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More Ancient Roman Detectives - of the Female Persuasion

Updated on September 13, 2014

Celebrating Sleuths in Sandals and Stolas

I've said it before - some of the very best private detectives crack their cases while wearing togas. Or tunics.

Sometimes, as we will see, they undertake their investigations in an ankle-length tunic, a stola.

I'm a great fan of detective fiction, of Ancient Rome too and, as I made my way through historical Whodunit mysteries, I had the pleasure to meet these female sleuths from the glory days of the Roman Empire.

Alma Tadema

A new sleuth from an old master

Falco, well established gumshoe (or gumsandal), is featured in twenty novels by Lindsey Davis but is it time for him to retire?

I don't think so and I certainly hope not, but the next generation in the Falco family has appeared.

Flavia Albia

As her name suggest, Albia is from Britain and we first met her in The Jupiter Myth as a pre-teen scavenger on the grimy streets of Londinium. Falco adopted the waif who is now an adult, and an Informer herself.

I hope we haven't seen the last of Falco, a thoroughly modern detective in a toga, but Flavia has learned her craft from her foster father. She's just as moodily she was when Falco rescued her from the rubble of a battle-scarred city but, as we always suspected, her wit and keen intelligence shine as bright as a newly-forged sword.

Falco's adopted daughter takes over

The Ides of April: A Flavia Albia Mystery (Flavia Albia Series)
The Ides of April: A Flavia Albia Mystery (Flavia Albia Series)

A deftly woven plot based on true events - Flavia makes a stunning debut as the next generation of Private Informers in the first century


Aurelia Marcella

The adventures of Aurelia Marcella could be classified as Historical Romance if it weren't for the fast-paced action and the murder mysteries.

Still, I'm in two minds about where Aurelia's stories should be classified.

Overall, I enjoyed the light reading and, while they didn't satisfy me entirely, I enjoyed the journeys to Ancient Britain just 30 years after Rome has conquered the island. But is it really conquered?

Roman Britain, 91 CE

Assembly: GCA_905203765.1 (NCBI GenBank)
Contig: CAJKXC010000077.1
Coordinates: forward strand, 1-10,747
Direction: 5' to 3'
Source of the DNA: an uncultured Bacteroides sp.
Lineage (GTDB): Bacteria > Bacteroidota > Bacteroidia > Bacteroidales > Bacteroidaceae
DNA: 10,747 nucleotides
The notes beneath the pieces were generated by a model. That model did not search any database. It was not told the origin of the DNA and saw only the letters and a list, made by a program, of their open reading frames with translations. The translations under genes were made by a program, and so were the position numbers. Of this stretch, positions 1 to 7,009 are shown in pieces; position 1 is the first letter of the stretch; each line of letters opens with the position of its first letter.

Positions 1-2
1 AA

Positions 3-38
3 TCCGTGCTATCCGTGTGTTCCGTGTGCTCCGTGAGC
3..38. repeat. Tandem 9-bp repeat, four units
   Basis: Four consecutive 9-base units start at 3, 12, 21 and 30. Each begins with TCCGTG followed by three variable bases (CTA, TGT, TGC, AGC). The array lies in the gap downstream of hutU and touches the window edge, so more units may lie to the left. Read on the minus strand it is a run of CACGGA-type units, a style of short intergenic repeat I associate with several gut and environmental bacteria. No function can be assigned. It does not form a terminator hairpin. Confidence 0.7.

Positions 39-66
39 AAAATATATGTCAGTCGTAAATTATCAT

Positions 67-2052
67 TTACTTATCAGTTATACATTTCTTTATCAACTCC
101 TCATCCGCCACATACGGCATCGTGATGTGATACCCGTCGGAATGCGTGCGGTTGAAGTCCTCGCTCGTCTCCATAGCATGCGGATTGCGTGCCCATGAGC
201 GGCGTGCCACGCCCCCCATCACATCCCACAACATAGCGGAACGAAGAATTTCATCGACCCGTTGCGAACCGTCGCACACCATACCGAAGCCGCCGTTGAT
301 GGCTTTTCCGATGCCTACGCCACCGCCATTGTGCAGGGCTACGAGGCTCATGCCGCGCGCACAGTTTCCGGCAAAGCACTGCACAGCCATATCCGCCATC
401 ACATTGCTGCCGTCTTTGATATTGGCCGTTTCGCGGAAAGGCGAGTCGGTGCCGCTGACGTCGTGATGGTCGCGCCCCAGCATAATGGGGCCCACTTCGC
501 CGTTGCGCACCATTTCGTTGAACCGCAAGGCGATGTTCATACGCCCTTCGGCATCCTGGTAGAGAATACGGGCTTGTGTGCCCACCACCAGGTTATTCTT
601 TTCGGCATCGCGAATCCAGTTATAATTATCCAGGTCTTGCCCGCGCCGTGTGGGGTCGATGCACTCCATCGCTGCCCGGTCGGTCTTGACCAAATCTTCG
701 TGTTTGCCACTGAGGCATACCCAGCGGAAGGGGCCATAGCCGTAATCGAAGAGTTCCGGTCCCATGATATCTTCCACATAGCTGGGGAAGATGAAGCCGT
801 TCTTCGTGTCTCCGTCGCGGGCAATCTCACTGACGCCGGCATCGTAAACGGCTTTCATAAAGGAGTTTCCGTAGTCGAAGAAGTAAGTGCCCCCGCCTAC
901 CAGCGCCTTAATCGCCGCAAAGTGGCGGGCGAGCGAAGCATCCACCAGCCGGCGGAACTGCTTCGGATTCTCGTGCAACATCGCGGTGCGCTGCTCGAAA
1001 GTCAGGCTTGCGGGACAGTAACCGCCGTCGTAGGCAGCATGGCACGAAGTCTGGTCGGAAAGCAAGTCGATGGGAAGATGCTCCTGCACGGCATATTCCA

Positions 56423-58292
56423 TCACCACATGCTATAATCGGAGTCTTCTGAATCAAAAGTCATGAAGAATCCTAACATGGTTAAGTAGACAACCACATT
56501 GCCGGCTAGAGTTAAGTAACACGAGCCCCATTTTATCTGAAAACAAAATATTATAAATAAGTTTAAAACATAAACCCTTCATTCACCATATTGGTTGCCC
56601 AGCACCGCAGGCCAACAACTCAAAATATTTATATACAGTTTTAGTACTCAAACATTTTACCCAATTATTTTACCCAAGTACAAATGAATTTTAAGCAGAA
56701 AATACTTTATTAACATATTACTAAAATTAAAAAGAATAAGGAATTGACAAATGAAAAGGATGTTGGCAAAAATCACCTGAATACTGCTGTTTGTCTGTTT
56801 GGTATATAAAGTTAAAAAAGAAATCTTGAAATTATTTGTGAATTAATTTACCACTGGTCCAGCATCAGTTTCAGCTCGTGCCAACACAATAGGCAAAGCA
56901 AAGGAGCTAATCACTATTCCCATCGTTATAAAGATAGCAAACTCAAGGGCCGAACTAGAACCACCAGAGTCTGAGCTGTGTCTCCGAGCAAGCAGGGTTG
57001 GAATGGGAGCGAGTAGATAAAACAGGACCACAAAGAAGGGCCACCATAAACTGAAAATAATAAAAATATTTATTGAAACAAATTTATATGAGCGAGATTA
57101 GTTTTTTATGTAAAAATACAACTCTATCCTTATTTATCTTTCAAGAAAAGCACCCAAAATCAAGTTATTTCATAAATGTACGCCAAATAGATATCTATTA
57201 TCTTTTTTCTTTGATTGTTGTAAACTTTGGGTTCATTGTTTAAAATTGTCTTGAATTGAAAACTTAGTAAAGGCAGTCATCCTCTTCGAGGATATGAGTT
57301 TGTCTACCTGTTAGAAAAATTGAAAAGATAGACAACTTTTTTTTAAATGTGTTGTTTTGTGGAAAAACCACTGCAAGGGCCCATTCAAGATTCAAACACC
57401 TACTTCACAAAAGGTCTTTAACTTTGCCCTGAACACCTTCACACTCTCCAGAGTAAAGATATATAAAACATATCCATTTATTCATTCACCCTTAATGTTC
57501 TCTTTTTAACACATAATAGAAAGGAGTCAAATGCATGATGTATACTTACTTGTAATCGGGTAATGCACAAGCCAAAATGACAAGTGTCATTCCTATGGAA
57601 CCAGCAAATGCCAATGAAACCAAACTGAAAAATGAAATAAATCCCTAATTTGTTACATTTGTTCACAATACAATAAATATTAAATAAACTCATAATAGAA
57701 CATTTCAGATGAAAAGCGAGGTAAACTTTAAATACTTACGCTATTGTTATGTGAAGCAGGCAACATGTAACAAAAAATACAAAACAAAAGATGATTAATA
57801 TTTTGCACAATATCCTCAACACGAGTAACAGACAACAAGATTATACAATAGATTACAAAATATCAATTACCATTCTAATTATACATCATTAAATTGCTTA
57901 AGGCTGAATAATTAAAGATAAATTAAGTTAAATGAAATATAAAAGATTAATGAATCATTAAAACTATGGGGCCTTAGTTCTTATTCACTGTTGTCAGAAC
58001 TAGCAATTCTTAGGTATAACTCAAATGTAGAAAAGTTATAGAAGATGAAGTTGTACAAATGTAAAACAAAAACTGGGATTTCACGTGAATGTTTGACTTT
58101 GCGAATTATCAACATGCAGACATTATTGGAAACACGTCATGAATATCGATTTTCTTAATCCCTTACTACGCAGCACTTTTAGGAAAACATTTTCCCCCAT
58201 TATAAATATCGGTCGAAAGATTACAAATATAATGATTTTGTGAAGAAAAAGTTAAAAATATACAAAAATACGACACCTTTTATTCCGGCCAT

Get Out or Die: An Aurelia Marcella Roman Mystery (Aurelia Marcella Series)
Get Out or Die: An Aurelia Marcella Roman Mystery (Aurelia Marcella Series)

The natives are restless. That's so often the way when you live in a country you've conquered, but Aurelia is trying to be a good settler, honest, hardworking and respectful of the Britons. She's naturally perturbed by the message "All Romans Will Be Killed. Get Out Or Die".

What can Aurelia Marcella in her isolated tavern do when the message comes close to home?


Claudia in the Reign of Constantine

I first came across author Paul Doherty from his series set in the 14th century featuring Brother Athelstan, a Dominican monk. From there I found Mathilde of Westminster of that same century in three smashing murder mysteries set in the court of Edward 11.

After reading all of these delightful books, I discovered Claudia in the palace of Constantine, the Emperor of the West.

Claudia is a member of the Agentes in Rebus, which looks at first glance to be 'Agents of Things'. Sounds credible enough for a spy network but it translates as "Those who are Active in Matters". Claudia is one of the imperial agents, often secret, of the Emperor.

Claudia, Informer to the Royal Palace

Ravenna, Capitol of the Empire in the 5th century

A pivotal time in Western history! Valentinian is on the throne but it's really his mother, Galla Placida, who wields the power.

Noble families slay each other, new religious cults are competing and Carthage has fallen to the Vandals. It's in this vicious political period that Arcadia is being trained by her husband Getorius to become a physician like himself.

Murder and Mystery in Ravenna

The Secundus Papyrus (A Getorius and Arcadia Mystery Book 1)
The Secundus Papyrus (A Getorius and Arcadia Mystery Book 1)

It's Winter in chilly, rain-soaked Ravenna, where a mysterious scroll is found on the corpse of a religious hermit.

Arcadia and her husband, the surgeon Getorius, must solve this mystery before devastating repercussions on the Empire are unleashed, and before they themselves become the next victims


More Investigators from Ancient Rome

Best Whodunits in Ancient Rome
Four sleuths from Ancient Roman times. Gordianus, Decius and Falco are typical gumshoes (or gumsandals), cynical investigators who would have been quite at home with Sam Spade and Philip Marlowe. Libertus, however, would have enjoyed a nice cup of tea with Miss Marple. ...

How about you?

Have you met these Lady Detectives before?

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    • profile image

      Ask_Me 4 years ago

      A couple of good ones here - thanks!

    • profile image

      Agapantha 4 years ago

      I've read some Aurelia Marcella mysteries. Light entertainment, perfect for an afternoon reading in the deckchair

    • mariacarbonara profile image

      mariacarbonara 4 years ago

      Must have been so interesting in ancient times. Before tv and the internet the power of the spoken word must have been huge so to be a detective of sorts in those days would have been thrilling although I suspect somewhat dangerous too

    • profile image

      Science-Fiction-Fan 4 years ago

      Looking forward to meeting Flavia Albia

    • oztoo lm profile image

      oztoo lm 4 years ago

      It's nice to meet a few ladies represented in this genre from the days of Ancient Rome.